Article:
This is Kittelson’s Corner my weekly musings on things I think are interesting or important, especially in local government nerd-dom.
Alright, let’s go…
This week’s Kittelson’s Corner is coming later than usual because this weekend I was celebrating 1 year of marriage (nbd) and reeling from the news and images coming out of Charlottesville. It’s shocking to see such a celebration and open representation of white supremacy, but we should not be surprised. We should grapple with the historical legacy that the rally in Charlottesville is a direct descendant of. I hope that we all as local government administrators and representatives use this moment to examine how our organizations, our cities can speak out against white supremacy.
What I Read
Jamelle Bouie is one of my favorite journalists and political commentators, he’s also a UVA graduate and has a very good perspective on the events of the weekend. One of the important things he highlights, and that we should remember, is that this white supremacist rally was organized to “defend” the statue of Robert E. Lee that the Charlottesville City Council had voted to take down. He also observed that this rally was policed much differently than the peaceful protests in Ferguson, MO.
“A multi-ethnic democracy requires grappling honestly with the past—and recognizing the symbols of the Confederacy for what they are.” Did you know there are about 1500 monuments to the confederacy? As far away as Montana and Brazil. This article looks specifically at the ceremony to dedicate the statue of Lee in Charlottesville and the false myths surrounding the General. Ultimately these statues should and will be taken down because that will be part of creating a more equal and welcoming society.
Jelani Cobb, another great Twitter follow and writer, takes a look at the events in Charlottesville and connects it to the more recent history of white supremacy in America. From the Nazi rally in 1939 that drew 20,000 people to Madison Square Garden to the move by the Trump administration removing white supremacist hate groups from a federal program to counter violent extremists. Cobb also warns that this is most likely the first event of this nature in the Trump era rather than the last.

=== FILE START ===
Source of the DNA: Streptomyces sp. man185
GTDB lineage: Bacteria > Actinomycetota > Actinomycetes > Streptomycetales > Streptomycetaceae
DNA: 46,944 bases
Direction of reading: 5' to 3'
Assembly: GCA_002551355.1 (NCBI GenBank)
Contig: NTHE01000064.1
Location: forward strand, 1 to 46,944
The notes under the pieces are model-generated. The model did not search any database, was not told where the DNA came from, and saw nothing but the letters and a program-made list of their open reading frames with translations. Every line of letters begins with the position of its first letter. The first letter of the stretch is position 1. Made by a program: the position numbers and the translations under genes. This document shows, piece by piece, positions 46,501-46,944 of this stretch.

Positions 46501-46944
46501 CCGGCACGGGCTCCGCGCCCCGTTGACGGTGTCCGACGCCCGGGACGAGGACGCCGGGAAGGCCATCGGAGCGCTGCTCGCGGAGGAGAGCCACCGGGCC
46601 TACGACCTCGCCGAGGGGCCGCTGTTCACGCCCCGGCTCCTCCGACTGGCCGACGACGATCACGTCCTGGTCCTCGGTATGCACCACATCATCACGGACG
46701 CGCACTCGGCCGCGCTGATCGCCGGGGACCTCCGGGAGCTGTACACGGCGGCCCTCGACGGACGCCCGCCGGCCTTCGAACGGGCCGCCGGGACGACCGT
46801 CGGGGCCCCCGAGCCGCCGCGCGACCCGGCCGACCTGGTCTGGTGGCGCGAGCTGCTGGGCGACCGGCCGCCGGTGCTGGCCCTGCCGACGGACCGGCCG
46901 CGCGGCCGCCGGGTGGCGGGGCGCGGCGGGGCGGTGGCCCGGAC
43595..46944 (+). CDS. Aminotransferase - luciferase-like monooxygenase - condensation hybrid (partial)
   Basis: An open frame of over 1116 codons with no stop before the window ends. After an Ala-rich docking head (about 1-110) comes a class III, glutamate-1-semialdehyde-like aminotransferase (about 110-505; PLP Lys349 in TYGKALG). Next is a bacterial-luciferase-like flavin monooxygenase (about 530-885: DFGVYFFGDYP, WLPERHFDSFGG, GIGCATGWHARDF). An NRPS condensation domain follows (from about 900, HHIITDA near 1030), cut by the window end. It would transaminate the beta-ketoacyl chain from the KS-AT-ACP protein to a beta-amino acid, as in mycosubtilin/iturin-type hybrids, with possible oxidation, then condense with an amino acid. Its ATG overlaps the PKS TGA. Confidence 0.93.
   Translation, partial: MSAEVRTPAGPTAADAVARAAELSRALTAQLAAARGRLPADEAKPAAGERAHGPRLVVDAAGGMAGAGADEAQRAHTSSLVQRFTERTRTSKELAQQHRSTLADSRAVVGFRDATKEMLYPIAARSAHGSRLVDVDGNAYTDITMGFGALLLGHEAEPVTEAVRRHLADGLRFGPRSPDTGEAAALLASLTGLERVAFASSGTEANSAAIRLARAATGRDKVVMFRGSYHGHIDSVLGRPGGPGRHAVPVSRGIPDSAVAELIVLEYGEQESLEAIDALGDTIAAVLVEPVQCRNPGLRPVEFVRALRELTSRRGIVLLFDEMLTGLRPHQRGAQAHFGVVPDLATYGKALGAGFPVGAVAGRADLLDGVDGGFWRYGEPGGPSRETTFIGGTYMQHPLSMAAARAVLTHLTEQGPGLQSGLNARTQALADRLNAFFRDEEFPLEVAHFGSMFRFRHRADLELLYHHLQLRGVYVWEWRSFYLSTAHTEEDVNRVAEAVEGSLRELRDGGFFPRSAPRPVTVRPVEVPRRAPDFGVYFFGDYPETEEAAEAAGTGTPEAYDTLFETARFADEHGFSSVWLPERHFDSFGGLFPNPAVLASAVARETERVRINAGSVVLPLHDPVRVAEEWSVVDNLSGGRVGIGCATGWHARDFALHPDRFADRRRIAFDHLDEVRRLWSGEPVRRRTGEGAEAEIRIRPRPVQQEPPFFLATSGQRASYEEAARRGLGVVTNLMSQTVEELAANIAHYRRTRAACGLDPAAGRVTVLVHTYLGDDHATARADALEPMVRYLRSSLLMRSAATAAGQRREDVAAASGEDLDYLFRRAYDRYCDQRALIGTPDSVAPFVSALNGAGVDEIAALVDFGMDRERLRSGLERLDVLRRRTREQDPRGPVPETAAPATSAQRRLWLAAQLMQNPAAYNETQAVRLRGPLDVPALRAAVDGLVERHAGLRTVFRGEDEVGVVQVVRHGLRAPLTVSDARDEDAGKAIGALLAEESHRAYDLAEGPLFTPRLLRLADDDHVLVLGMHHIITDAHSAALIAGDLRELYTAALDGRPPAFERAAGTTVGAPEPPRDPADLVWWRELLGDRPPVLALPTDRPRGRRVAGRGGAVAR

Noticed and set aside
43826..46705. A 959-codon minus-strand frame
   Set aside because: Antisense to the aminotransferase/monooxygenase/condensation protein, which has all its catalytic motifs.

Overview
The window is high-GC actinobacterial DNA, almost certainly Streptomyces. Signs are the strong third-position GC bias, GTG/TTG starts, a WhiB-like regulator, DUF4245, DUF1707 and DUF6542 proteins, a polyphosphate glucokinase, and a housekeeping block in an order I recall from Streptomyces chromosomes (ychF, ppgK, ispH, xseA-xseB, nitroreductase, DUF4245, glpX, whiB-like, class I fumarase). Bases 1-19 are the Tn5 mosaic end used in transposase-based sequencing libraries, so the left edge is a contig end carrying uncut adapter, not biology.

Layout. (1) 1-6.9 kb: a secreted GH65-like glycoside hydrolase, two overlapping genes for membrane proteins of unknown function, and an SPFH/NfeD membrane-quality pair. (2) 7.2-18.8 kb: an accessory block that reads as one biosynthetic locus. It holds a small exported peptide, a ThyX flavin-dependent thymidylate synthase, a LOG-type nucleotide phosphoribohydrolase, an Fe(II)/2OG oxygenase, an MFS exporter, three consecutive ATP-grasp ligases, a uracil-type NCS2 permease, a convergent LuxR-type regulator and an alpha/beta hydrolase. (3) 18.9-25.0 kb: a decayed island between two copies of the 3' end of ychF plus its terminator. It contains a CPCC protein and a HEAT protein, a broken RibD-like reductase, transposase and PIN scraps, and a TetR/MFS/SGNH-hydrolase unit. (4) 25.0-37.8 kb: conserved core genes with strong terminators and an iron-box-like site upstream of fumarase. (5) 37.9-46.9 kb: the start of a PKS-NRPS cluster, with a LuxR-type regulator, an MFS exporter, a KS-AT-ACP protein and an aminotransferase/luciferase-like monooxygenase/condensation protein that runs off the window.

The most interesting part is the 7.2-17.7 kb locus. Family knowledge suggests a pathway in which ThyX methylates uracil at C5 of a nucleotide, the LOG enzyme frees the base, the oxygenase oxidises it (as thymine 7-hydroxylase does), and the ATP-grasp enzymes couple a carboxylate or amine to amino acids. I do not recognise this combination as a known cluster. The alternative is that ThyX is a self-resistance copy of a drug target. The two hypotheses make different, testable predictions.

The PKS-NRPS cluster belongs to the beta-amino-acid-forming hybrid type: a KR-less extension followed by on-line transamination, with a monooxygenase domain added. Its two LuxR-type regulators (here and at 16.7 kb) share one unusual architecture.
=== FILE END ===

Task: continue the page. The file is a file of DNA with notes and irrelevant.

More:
In 1898 in Wilmington, NC white supremacists overthrew an elected government formed through an alliance between African-Americans and progressive whites. The burned a black owned newspaper and killed at least 60 people in a coup to reestablish control of the local government to white supremacists. The leaders of this coup were celebrated and one was elected Governor three years later. This history is part of North Carolina and America and shows how progress can be reversed if we aren’t vigilant.
What I Listened To
Pod Save the World – North Korea & The Magnitsky Act
With all the news over the weekend you can be forgiven for forgetting that we were all scared of a nuclear holocaust earlier this week. Pod Save the World talked about the state of that and then had a deep dive on the background of the Manitsky Act. For those that need a recap on this season of the TV show News in America, the Magnitsky Act was the supposed pretext for the meeting between the Trump campaign and Russian officials last summer. Well the reason for that act is much bigger than adoptions, take a listen and learn.
GovLove – Commissioner Denise Driehaus, Hamilton County, OH
I interviewed the first female County Commissioner in Hamilton County, OH in 25 years. Commissioner Denise Driehaus wants to prevent that from happening again so she started a women and girls council to get more women and girls involved in local government. We talked about the plans for that council and her hopes, as well as the efforts of Hamilton County to combat the opioid crisis and her favorite projects from her time as a state representative.
Code for Durham
On Saturday morning when I’d normally be writing Kittelson’s Corner I was learning all about Code for Durham at their “Civic Spark Day” event. Code for Durham is a brigade of Code for America, they are a volunteer group that wants to improve their community. Often these groups work with public data from local governments to create apps and help solve problems for cities and counties. At the spark day they shared three projects they’ve been working on:
- Adopt-a-Drain – An app to get citizens to help clean stormwater drains and help educate neighbors about where the water drains to.
- NC Food Inspector – Using data from the health department they created an interactive map to see what score restaurants received and what that score actually means.
- Durham School Navigator – Compiling all the data and information from Durham Public Schools and area charter school this app helps parents find out more about the schools in their neighborhood and their options for public school.
There was also a great panel on data, engagement and making a difference in the community. It featured Erin Parish, one of the new Innovation Team members in Durham, Eric Jackson the Digital Services Architect at the City of Asheville, NC, and Noah Isama an Open Cities Analyst at the Sunlight Foundation. Definitely check out their work and check out this resource that Noah shared from the Sunlight Foundation.
— Ben Kittelson (@benkittelson56) August 12, 2017
Tweet of the Week
If you were still on the fence about whether confederate statues should still be up in our public spaces I hope this weekend’s events changed your mind.
The only question about the Lee statue at this point is how they repurpose the metal after they melt it down.
— Dave Weigel (@daveweigel) August 13, 2017
Wait! One More Thing…
Last week I wrote a very belated post on the progress of ELGL’s Digital Work Group. Despite feeling like ELGL’s Large Adult Son I shared how we discussed what should be password protected on the website and my least favorite feature of any website’s homepage.